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An Acoustic Arms Race

Bats and other animals use sound as a hunting tool—but their prey has also evolved ways to thwart detection

William E. Conner

2013-05ConnerF1.jpgClick to Enlarge ImageAnimals hunt using sound in two distinct ways. Some listen passively for the noises produced by their prey. If you have ever watched an owl strike a vole moving under a blanket of dry leaves or snow, you have observed the effectiveness of passive listening. In contrast, most bats and some toothed whales (including dolphins) are active listeners. They project sounds into their surroundings and detect telltale echoes, a process called echolocation or biological sonar. The echoes allow them to orient within their environment and also to detect and track prey; in essence they “see” using sound. Echolocation evolved more than 65 million years ago in bats, and more recently in toothed whales. Biological sonar is a marvel of sophistication that continues to inspire engineers who develop its technological counterparts, the radar and sonar systems used by ground-based stations as well as airborne and underwater vehicles. The echolocation of animals and the radar and sonar systems of humans show extraordinary parallels in how signals are produced, transmitted, received and processed. Perhaps most interesting of all, both paths culminate in countermeasures that include stealth technology and signal jamming.

Radar, which originally was an acronym for “radio detection and ranging,” uses pulses of radio waves as the signal that is sent out; an antenna detects the reflections of the signal off solid objects. If the object is moving, the reflected signals will be shifted in frequency, allowing detection of the target’s velocity. Radio waves are used because they can travel long distances in air, even in the presence of fog or precipitation. Sound waves propagate better underwater, hence the development of sonar (“sound navigation and ranging”) for aquatic use. Other than the difference in the signal used, it operates on similar principles to radar.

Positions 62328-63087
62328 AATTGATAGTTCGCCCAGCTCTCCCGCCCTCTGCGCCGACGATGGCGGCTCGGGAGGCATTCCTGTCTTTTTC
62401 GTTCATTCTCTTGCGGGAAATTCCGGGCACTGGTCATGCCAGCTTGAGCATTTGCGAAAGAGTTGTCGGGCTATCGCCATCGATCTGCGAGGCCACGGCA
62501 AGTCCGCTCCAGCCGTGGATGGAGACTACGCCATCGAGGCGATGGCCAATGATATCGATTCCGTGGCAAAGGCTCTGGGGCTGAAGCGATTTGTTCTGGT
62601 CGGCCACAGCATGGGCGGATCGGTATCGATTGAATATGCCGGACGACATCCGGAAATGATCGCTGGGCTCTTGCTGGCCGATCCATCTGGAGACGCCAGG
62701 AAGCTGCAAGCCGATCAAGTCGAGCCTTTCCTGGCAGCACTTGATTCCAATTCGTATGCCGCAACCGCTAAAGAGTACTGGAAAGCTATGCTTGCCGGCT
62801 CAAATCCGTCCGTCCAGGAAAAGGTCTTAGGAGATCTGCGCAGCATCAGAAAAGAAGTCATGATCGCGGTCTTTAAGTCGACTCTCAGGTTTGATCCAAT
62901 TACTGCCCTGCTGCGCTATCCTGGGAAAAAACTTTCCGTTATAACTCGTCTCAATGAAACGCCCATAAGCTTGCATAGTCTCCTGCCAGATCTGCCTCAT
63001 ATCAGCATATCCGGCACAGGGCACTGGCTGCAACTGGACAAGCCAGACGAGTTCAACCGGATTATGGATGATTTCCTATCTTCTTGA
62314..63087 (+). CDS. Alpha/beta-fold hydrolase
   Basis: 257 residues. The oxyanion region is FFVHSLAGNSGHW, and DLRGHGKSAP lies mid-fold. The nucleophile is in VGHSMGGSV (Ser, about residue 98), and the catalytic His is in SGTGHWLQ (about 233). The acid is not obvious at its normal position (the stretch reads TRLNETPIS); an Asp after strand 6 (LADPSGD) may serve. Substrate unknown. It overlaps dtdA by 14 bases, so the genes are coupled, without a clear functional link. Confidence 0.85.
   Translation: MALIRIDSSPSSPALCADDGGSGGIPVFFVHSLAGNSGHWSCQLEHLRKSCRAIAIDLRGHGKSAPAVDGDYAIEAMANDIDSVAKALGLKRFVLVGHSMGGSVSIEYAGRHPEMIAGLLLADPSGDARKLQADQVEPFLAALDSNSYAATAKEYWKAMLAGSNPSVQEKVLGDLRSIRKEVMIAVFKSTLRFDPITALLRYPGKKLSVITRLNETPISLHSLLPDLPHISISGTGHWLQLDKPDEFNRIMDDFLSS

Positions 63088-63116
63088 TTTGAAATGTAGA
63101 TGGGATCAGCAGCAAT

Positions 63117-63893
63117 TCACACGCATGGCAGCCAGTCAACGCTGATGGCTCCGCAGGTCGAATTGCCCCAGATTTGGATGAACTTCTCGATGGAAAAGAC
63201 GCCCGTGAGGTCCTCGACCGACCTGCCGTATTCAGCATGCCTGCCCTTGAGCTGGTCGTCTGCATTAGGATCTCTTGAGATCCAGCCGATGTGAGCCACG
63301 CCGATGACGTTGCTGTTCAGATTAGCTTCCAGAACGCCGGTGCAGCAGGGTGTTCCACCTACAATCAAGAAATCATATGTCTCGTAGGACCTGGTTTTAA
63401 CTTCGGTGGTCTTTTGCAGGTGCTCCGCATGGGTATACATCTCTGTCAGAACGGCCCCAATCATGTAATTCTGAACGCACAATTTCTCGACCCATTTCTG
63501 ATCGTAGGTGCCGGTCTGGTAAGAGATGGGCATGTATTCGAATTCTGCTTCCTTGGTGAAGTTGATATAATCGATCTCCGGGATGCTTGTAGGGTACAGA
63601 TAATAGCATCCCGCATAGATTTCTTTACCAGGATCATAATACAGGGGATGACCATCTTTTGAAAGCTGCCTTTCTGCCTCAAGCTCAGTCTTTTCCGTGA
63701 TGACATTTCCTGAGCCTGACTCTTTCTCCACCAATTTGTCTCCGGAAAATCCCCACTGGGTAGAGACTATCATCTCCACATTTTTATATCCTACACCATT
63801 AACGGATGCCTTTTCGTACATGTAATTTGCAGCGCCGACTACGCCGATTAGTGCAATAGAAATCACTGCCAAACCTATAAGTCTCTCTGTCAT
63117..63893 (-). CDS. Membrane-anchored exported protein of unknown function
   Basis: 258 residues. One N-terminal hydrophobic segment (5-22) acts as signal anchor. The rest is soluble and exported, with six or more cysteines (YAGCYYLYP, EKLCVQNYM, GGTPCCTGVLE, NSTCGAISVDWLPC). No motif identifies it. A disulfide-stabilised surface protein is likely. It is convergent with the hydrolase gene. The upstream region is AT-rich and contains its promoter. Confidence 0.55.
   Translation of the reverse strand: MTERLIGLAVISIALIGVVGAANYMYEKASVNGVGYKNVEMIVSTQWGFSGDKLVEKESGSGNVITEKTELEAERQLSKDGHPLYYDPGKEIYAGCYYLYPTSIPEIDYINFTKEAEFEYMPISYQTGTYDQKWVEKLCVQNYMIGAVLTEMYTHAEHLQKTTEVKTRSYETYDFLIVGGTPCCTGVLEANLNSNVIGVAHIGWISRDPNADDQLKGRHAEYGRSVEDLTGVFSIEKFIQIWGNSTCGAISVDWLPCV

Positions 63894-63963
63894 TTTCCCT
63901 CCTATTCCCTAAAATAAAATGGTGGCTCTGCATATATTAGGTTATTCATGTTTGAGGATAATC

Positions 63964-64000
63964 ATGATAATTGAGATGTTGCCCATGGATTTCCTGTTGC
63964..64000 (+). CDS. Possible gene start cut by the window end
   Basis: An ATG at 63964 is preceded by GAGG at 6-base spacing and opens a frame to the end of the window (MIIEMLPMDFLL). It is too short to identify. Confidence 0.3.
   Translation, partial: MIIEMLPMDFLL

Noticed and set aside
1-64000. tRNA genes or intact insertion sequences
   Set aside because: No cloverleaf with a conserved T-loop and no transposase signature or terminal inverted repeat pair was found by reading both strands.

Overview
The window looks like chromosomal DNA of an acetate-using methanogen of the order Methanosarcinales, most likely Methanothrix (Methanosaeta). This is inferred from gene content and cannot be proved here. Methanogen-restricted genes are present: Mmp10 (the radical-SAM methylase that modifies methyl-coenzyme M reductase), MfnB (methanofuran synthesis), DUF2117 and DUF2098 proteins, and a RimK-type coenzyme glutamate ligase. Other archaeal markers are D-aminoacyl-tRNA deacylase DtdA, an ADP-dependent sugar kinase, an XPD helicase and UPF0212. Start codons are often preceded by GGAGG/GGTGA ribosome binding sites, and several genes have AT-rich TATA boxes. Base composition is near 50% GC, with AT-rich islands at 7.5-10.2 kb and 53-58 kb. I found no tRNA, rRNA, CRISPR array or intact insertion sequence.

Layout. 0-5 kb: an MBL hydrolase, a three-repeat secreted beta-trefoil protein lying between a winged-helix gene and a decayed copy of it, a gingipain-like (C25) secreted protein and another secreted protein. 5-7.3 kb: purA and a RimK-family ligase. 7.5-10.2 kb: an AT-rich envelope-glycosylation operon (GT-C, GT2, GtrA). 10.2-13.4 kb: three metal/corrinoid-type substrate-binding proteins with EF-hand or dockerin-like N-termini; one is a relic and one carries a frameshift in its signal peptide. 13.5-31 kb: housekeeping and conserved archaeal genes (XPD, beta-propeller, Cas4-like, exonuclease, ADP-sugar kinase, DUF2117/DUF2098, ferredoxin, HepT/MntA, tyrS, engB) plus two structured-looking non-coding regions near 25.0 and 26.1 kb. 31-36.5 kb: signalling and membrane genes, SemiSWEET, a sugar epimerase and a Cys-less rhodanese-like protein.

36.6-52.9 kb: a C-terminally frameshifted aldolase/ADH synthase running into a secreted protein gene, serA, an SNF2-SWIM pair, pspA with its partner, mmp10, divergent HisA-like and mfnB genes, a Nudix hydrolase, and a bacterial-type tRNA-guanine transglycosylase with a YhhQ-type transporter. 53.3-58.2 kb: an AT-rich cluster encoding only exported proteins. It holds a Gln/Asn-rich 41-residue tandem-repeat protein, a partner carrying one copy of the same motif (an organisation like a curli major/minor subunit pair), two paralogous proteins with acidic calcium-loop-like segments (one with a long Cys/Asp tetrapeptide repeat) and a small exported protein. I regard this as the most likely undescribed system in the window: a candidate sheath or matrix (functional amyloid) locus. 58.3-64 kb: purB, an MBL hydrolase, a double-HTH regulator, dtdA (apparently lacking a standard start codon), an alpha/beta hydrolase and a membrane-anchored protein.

In his 2007 book Blip, Ping, and Buzz: Making Sense of Radar and Sonar, physicist Mark Denny also was interested in comparing the remote sensing technologies of humans and nonhuman animals. As Denny describes, the history of the development of radar is peppered with such familiar names as Nikola Tesla, the great Serbian-American inventor, and Guglielmo Marconi, the Italian-British engineer who first transmitted a radio signal across the Atlantic. The tale also includes less well-known contributors from around the globe—the many fathers of radar. The development of functional radar systems was driven and accelerated by the approach of World War II. The earliest of these was a series of radar stations called the Chain Home system along the southern and eastern coasts of England. The stations were an early warning system that alerted the British that German bombers were massing in the airspace over France, which allowed the Royal Air Force to meet the incoming waves with Spitfire and Hurricane fighters already at high altitude.

The development of human-designed sonar predates the development of radar by some 30 years, but it too was a technological response to weapons of warfare, specifically the submarines of World War I. The first devices were passive-listening arrays of underwater microphones (or hydrophones) developed for German ships such as the heavy cruiser Prinz Eugen, which could both detect the sounds of approaching torpedoes and target distant ships. The sinking of the Titanic likewise spurred the development of sonar because the technology could also detect icebergs in darkness and fog. The years between the two world wars saw the development of active listening, or true sonar. By the beginning of World War II most U.S. and British warships carried anti-submarine sonar.

Researchers studying biological sonar and human-produced devices frequently crossed paths. Sir Hiram Maxim, a prolific American-British inventor of the early 20th century, proposed developing a batlike system to protect oceangoing ships from collisions. Unfortunately, knowledge of bat echolocation was rudimentary at the time, and he failed to produce a functional device. Maxim thought that bats were using low- frequency signals produced by their flapping wings to orient themselves. George Washington Pierce—who took a leave of absence from the physics department at Harvard University to work in the Anti-Submarine Laboratory of the U.S. Navy at New London, Connecticut— later assisted Harvard zoologist Donald Griffin in determining the true nature of bat echolocation. Pierce developed a microphone based on piezoelectric materials (which produce electricity in response to mechanical stress) that allowed Griffin to be the first to record the ultrasonic cries of bats, which form the basis of their echolocation system.

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